Anthony Gambrill | Jamaica in Britain: Bristol the slaving port
Bristol, in the county of Somerset in Britain, has a long heritage of maritime enterprise. It was from here that a Venetian, John Cabot, started his voyage of exploration to the New World, becoming the first European to reach the North America mainland since the Vikings.
The city was one of the earliest British slaving ports with more than 2,000 slaving voyages taking place between the end of the 17th and the beginning of the 19th centuries. Bristol ship captains delivered nearly 500,000 slaves to the Americas and the West Indies. Very few of these men owned the vessels they sailed, as they were employed by the businessmen of Bristol and nearby Clifton. These merchants had originally formed the Society of Merchant Ventures in 1552 to promote their mercantile activities, and in the next century challenged the Royal African Company, which at the time had a legal monopoly on slave trading.
Some of the ships carried sugar, rum, tobacco, rice, cotton and, occasionally, a few slaves for the English aristocracy to retain as household servants. Church records in the city indicated that Africans had been buried in their cemeteries even predating slave trading. As early as the 1650s, Bristol merchants were provisioning the West Indian plantations, and by 1680, Bristol boasted four sugar refineries. Bristol was to be overtaken by Liverpool (for a short while, Bristol briefly surpassed London as Britain's major slave trading port) largely because of the northwestern city having easier access to the products of the evolving manufacturing economy, which supplied finished goods for West Africa.
A MOST PROFITABLE TRADE
As early as 1695, a Bristol sugar merchant was to describe slave trading as "a most profitable trade". Profit made from slave trading and plantations enriched generations of merchants and financiers, ultimately creating owners of stately houses, patrons of the arts and, inevitably members of parliament.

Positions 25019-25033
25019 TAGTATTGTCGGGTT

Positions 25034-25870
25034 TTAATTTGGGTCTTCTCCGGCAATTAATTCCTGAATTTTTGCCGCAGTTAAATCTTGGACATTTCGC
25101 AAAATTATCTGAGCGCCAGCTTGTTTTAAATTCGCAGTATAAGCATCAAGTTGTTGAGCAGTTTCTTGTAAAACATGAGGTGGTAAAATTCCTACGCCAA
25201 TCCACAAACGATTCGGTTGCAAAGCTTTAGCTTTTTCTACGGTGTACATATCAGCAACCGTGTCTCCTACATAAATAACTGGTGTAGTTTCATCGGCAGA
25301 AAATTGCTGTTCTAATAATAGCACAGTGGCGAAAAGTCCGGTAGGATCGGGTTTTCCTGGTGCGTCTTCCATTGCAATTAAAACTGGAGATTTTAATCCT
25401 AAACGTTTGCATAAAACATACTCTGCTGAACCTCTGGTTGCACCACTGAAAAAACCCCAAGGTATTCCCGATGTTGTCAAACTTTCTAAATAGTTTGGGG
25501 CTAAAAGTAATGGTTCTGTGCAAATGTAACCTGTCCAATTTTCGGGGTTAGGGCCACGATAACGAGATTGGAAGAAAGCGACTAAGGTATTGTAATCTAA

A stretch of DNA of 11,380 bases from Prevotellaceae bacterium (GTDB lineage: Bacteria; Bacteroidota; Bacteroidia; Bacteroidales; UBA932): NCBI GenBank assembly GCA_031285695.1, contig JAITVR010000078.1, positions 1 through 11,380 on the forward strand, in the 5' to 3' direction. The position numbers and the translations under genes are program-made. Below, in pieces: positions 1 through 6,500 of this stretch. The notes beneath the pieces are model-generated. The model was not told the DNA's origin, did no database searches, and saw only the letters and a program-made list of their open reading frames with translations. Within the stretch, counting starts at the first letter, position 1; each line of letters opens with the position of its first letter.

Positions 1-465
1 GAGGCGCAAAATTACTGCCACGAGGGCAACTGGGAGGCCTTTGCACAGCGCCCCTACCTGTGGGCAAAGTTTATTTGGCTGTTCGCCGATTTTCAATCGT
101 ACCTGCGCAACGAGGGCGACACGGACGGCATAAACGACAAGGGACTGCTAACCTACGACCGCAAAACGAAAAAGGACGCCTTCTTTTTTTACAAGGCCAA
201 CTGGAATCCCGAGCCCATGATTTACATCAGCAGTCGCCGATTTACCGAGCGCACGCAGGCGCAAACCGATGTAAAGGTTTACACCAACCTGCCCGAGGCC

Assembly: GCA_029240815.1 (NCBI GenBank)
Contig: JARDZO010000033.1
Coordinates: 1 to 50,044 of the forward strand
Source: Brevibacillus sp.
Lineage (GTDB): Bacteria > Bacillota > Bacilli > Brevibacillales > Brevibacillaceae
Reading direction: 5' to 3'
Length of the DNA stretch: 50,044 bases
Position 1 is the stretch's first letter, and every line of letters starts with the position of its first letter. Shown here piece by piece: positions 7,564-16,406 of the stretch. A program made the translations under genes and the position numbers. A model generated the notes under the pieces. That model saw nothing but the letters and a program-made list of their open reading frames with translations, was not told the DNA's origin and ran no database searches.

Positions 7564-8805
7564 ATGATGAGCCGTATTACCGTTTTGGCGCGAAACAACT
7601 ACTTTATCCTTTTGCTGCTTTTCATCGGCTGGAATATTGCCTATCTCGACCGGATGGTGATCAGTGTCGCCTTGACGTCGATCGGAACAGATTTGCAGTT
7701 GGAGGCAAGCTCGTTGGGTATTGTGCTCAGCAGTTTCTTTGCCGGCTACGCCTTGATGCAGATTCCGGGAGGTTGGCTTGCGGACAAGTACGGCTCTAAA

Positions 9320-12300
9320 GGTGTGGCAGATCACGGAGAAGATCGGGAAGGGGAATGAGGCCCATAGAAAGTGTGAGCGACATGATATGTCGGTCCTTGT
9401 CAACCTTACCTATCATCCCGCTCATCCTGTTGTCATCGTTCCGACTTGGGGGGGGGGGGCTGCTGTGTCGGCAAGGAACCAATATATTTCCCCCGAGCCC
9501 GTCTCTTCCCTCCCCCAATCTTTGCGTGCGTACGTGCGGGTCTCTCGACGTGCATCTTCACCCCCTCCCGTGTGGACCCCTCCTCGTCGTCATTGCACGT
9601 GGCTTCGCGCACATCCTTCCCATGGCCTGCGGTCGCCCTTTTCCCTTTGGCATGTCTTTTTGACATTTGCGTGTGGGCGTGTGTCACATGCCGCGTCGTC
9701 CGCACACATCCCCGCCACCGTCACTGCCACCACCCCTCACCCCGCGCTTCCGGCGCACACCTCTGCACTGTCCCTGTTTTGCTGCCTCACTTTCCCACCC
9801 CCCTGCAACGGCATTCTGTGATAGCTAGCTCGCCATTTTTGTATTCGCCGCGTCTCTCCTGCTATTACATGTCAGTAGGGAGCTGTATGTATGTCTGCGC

In her book 'Slavery Obscured: A Social History of the Slave Trade in an English Provincial Port', Madge Dresser noted 42 properties within 11 miles of Bristol identified with slavery. While the proportion of country houses in Britain held by slave holders averaged between five and 10 per cent of the total, it was in an area that included Bristol, which was to exceed this estimate.
Philip John Miles became the first millionaire in Bristol building Lehigh Court, a Palladium-style mansion on 250 acres bordering on the River Avon, later acquiring nearby King Weston as a second residence for his children as their inheritance. His wealth was generated as an absentee owner and as a mortgagee of several West Indian plantations with the slaves on them. At Emancipation, he and his partner were awarded 36,000 pounds for 1,700 slaves in Jamaica and Trinidad.
Sir John Hugh Smyth was fortunate enough to marry a Jamaican heiress, Rebecca Woolnough, who brought Spring plantation into the marriage, building Ashton Court near the city. Ham Green House was the reward for Richard Meyler, whose estates in Jamaica included Meyersfield, Beeston Spring and Garradu. His Bristol residence included a wharf to service the ships he owned.
Cleveden Court is a many-time remodelled medieval manor house in North Somerset owned by the Elton family, whose wealth originated with mining but was to be augmented by the slave trade and sugar estates n Jamaica.
John Dukinfield began his career modestly in a Bristol slave-trading company in which he was to rise to ownership, marrying his employer's daughter. His probably unique achievement was to carry out a slaving voyage into the Indian Ocean to the island of Madagascar. Here he purchased a cargo of Malagasy slaves, half-African, half-Malaysian. When he died in 1745, he left his 5,000-acre Dukinfield Hall estate to his 24-year old son, Robert. Robert Dukinfield served in the Jamaican House of Assembly, eventually representing Portland. Upon his death in 1750, he left his will, land, slaves, and lots in Kingston to build a house for Jane Engusson, "a free Negro woman", and his three children by her. Eight years earlier, he had an act passed in the Assembly entitling his children to the same rights and privileges as English subjects born of white parents.
Following the 1807 Abolition Act, the political and commercial elite predicted that, without the slave trade, Bristol's future would decline drastically. As Madge Dresser, in her book, says, "... It was the forced labour of (the slaves) on West Indian plantations which underwrote the city's prosperity in the 18th and early 19th century." As well as their elegant country houses, the Bristol citizens were able to claim compensation for more than 4,000 slaves at Emancipation in addition to an amount for another 8,412 accounted for between Jamaica and Trinidad.
- Anthony Gambrill is a playwright and historian. Email feedback to firstname.lastname@example.org.